JRPG Collection

Best JRPGs with romance systems

You’re a globetrotter and a skilled fighter, on a quest to save the world with a team of brilliant men and women who are fast becoming your best friends. What would make this adventure even better? How about… falling in love?

Some of the best romances in videogames are from JRPGs. Cloud and Arieth. Tidus and Yuna. Pairings that inspired joy and jealousy as you watched the characters falling in love. But these couples do not appear in this article. It’s one thing to watch a romance story unfold, and another to play an active part in it!

When romance becomes a gameplay system, we want what we want in any gameplay system: interesting decisions. Yes, that includes a choice of which character to romance, but we also want to choose what to say to them, and whether we fight alongside them in battle. Decisions should also have consequences. If you court one character, that’s probably going to put off another character, or perhaps them jealous.

But this list is not just about gameplay mechanisms. Feelings play a big part too! The most interesting systems won’t impress us if the datable characters don’t make our hearts flutter. Sometimes a lack of complexity is made up for with, well… je ne sais quoi. That’s the case with the first game in the list. 

Dragon Quest V (1992)

Bianca from Dragon Quest V

Here’s a story that demonstrates that lasting impact of the romance system in Dragon Quest V. Three full decades after the game was released in Japan, a shareholder of Square Enix asked the new president, Takashi Kiryu, a very important question at his first shareholders meeting:

I would like to know whether Director Kiryu chose Bianca or Nera.


Bianca and Nera are the original two “Heavenly Brides” that could be married in Dragon Quest V (a third, Debora, was added in the Nintendo DS remake). Kiryu himself explained the differences in personality between the two: “Bianca is vivacious, whereas Flora is quiet.” Kiryu choose Bianca, but we can be sure his answer will not settle this debate, which has lasted over 30 years now.

What makes the heavenly brides worthy of note is that your choice of partner is also a choice of party member. Nera is more magically attuned; Bianca is better at hitting things with sharp objects. If you choose one, you cannot choose the other. It’s a simple system, but it has all the elements we’re looking for: the player has an active role in choosing to build a relationship with the women they vibe with the most, and this choice is reflected in the gameplay and the story. That the two brides were great enough characters to stand the test of time is a very nice bonus.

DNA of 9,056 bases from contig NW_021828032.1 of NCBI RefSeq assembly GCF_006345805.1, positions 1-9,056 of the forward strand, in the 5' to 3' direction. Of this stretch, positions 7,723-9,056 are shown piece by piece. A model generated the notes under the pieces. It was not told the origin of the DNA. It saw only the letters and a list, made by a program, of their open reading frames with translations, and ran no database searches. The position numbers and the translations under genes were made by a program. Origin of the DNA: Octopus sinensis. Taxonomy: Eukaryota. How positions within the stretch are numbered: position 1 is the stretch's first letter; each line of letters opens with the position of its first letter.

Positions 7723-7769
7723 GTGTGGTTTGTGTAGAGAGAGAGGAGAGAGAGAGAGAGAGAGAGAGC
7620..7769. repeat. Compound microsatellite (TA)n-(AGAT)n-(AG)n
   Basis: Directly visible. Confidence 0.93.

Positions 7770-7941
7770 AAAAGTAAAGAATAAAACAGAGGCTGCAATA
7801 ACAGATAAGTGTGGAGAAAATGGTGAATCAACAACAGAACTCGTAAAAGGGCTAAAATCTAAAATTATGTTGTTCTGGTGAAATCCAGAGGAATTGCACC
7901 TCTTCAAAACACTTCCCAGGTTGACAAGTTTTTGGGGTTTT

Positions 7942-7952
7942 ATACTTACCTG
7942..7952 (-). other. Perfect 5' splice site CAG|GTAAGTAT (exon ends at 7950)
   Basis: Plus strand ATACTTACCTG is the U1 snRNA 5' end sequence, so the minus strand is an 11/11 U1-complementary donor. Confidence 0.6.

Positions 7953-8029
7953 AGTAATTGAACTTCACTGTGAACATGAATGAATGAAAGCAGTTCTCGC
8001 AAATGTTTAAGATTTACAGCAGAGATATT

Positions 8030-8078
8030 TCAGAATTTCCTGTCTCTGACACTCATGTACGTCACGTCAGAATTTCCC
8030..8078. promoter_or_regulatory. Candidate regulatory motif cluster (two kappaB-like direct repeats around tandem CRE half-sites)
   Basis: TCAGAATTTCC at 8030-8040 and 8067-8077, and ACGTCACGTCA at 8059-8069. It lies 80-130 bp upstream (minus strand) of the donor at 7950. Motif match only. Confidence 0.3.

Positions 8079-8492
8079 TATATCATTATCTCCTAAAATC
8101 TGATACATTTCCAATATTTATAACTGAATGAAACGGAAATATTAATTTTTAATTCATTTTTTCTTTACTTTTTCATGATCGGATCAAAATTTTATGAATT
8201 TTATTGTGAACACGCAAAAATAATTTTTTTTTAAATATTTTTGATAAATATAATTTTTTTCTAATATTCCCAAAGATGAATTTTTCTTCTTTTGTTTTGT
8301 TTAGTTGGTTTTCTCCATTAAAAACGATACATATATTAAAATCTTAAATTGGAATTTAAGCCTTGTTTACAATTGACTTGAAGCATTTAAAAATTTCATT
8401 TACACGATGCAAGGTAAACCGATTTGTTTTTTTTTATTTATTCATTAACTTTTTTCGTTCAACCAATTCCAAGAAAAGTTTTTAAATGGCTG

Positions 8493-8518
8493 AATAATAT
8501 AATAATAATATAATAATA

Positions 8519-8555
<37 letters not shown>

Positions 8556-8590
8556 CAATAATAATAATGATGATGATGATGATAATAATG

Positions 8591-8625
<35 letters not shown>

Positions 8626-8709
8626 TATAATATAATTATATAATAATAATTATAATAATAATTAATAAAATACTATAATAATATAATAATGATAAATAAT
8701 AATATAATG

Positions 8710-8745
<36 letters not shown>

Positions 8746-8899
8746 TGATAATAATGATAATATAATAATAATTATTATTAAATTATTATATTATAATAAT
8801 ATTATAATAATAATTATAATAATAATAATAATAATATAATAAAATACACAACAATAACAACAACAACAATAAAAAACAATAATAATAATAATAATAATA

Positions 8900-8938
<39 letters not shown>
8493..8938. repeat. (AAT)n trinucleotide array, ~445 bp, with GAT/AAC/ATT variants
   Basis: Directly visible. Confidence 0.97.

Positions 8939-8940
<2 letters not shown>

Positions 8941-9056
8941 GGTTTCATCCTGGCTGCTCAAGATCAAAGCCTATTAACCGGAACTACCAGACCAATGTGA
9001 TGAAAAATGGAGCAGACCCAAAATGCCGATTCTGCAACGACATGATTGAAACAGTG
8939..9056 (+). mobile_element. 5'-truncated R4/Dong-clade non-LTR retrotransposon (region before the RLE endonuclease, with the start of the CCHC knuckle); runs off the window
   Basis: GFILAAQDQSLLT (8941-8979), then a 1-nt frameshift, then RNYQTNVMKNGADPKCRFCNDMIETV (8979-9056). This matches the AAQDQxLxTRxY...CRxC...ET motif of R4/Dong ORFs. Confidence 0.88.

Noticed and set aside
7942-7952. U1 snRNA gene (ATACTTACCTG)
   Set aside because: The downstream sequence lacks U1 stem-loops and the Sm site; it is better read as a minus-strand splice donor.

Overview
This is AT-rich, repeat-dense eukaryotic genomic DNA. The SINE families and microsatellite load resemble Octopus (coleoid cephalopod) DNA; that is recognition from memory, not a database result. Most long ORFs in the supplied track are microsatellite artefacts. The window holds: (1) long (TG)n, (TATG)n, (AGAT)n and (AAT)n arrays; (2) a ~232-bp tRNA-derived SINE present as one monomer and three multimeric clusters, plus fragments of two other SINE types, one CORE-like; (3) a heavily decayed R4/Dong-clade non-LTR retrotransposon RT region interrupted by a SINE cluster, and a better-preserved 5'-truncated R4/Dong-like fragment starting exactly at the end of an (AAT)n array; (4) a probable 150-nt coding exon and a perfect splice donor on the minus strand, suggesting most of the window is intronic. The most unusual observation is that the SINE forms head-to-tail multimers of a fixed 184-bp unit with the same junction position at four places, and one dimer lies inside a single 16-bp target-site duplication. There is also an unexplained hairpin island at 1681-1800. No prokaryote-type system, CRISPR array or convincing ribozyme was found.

NPC comments "Ah, what a beautiful wedding it was" in Dragon Quest V screenshot

Enhancing Dragon Quest V‘s romance is a narrative arc that spans multiple generations, which, in typical Yuji Horii style, is equally inventive and compelling. The protagonist embarks on a quest that sees them grow from a child to an adult, experiencing various trials and tribulations along the way. Central to this journey are the relationships forged with a diverse cast of characters, including those potential love interests.

To this day, Dragon Quest V stands as a shining example of how romance can be integrated into JRPGs to enrich the player experience. It’s a great place to start the discussion, but the complexities of the romance systems take off from here. 

Thousand Arms (1998)

Released during the late ’90s, this PlayStation cult classic is one part Breath of Fire, one part Tokimeki Memorial. The system it devised was the first of it’s kind, making Thousand Arms the prototypical JRPG/Dating-Sim hybrid, and still quite a good one. 

Intimacy level with Kyleen increases in Thousand Arms screenshot
Screenshot taken by Bobbin Threadbare and uploaded to Let’s Play Archive.

At the core of Thousand Arms lies a dating sim mechanic that intertwines seamlessly with the traditional JRPG format. Players step into the shoes of Meis Triumph, a cheeky blacksmith with a penchant for both forging legendary weapons and capturing the hearts of various love interests. The game breaks away from the one-size-fits-all approach often seen in romantic subplots by allowing players to actively pursue relationships with different characters. These aren’t just aesthetic choices; each romantic path unveils unique storylines, character developments, and even specialised abilities that tie back into the main quest.

Decision-making takes centre stage in this romantic ballet. Meis must navigate through dialogue choices, gifts, and actions to woo the chosen companion. However, this isn’t a mere flirtation simulator – the consequences of these choices ripple through the fabric of the wider game. A successful romance isn’t just about personal satisfaction; it often means unlocking additional gameplay perks, offering a tantalising blend of emotional investment and strategic advantage.

The cast of Thousand Arms

Yet, the million-polygon question remains: does Thousand Arms pull off this romantic rendezvous with flair? For the most part, yes. The variety in romantic pursuits and the tangible impact on the overarching narrative are commendable. The game succeeds in making romance not just a side quest but an integral part of the gaming experience. However, some might find the system a tad formulaic, with certain decisions leading to predictable outcomes. Despite this, the game’s ability to blend heartfelt connections with tangible gameplay benefits ensures that the romantic journey in Thousand Arms is a worthy detour from the main quest – a detour that adds both depth and dimension to the JRPG experience.